Government ministers will aim to put protecting the environment at the heart of future policy, under new plans set out today (Wednesday, March 10).

The Environment Bill will create a duty on ministers across Whitehall to be guided by five internationally recognised environmental principles when making policy – protecting the environment for the next generation and demonstrating to the world that the environment is at the front and centre of the government’s work, ahead of the 2021 United Nations Climate Change Conference.

Environment Secretary George Eustice said: “We want to embed the environment in the design, development and delivery of the government’s work.

Our environmental principles are essential, and will ensure that ministers across Whitehall are guided to not just protect the environment, but tackle problems at their origin.

“This will deliver our pledge to leave the environment in a better state for future generations.”

5 environmental principles

This legally binding statement will introduce five environmental principles, committing the government to building back greener:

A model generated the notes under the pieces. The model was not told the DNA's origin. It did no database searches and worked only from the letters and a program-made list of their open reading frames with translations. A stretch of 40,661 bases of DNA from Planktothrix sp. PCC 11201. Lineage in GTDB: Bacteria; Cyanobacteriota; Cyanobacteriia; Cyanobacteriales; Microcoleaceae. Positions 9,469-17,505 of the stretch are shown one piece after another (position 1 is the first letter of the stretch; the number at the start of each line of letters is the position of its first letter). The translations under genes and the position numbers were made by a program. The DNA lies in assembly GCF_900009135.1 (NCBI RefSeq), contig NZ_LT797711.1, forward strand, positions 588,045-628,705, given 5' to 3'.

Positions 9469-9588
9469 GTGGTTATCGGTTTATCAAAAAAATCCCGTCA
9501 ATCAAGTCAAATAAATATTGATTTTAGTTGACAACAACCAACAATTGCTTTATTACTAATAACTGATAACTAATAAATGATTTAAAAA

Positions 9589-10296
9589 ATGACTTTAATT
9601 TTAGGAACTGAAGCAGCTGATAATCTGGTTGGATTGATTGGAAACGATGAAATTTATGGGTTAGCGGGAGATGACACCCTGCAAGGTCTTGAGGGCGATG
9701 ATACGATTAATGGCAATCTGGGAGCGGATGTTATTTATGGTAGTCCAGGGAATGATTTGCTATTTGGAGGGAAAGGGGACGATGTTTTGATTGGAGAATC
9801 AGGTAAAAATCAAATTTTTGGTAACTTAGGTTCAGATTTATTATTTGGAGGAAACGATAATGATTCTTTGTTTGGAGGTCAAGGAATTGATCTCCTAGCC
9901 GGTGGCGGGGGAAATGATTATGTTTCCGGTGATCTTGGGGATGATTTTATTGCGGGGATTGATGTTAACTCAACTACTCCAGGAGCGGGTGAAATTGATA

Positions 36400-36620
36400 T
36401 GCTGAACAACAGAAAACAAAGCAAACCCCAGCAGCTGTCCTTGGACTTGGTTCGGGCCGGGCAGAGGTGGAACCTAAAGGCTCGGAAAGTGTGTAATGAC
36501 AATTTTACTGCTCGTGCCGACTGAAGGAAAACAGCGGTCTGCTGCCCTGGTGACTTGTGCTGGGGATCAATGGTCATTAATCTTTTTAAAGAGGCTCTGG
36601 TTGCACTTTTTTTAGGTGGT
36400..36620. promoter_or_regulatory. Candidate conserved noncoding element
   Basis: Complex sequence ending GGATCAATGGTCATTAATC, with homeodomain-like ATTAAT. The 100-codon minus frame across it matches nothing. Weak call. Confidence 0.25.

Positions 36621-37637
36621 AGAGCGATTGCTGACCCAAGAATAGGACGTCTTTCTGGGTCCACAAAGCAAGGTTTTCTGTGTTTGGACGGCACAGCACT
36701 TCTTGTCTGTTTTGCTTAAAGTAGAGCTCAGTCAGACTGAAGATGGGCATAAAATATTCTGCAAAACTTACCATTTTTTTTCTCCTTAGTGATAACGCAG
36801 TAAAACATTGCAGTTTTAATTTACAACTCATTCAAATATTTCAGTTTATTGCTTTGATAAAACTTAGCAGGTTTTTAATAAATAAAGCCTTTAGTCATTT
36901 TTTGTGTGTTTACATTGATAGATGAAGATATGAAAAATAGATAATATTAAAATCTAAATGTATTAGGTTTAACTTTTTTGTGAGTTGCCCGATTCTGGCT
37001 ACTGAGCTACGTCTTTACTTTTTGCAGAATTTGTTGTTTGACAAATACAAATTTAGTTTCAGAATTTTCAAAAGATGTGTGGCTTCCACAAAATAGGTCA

These principles are:

  • The ‘integration principle’ states that policy-makers should look for opportunities to embed environmental protection in other fields of policy;
  • The ‘prevention principle’ means that government policy should aim to prevent, reduce or mitigate harm;
  • The ‘rectification at source principle’ means that if damage to the environment cannot be prevented it should be tackled at its origin;
  • The ‘polluter pays principle’ says those who cause pollution or damage to the environment should be responsible for mitigation or compensation;
  • The ‘precautionary principle’ states that where there are threats of serious or irreversible environmental damage, a lack of scientific certainty shall not be used as a reason for postponing cost-effective measures to prevent environmental degradation.

There is no pathway to tackling climate change that does not involve the recovery and protection of nature, according to the government.

The government is consulting on the draft policy statement on the five environmental principles which sets out how they should be interpreted and proportionately applied.

The policy statement will guide ministers across government departments towards opportunities to prevent environmental damage whilst supporting innovation and sustainable development.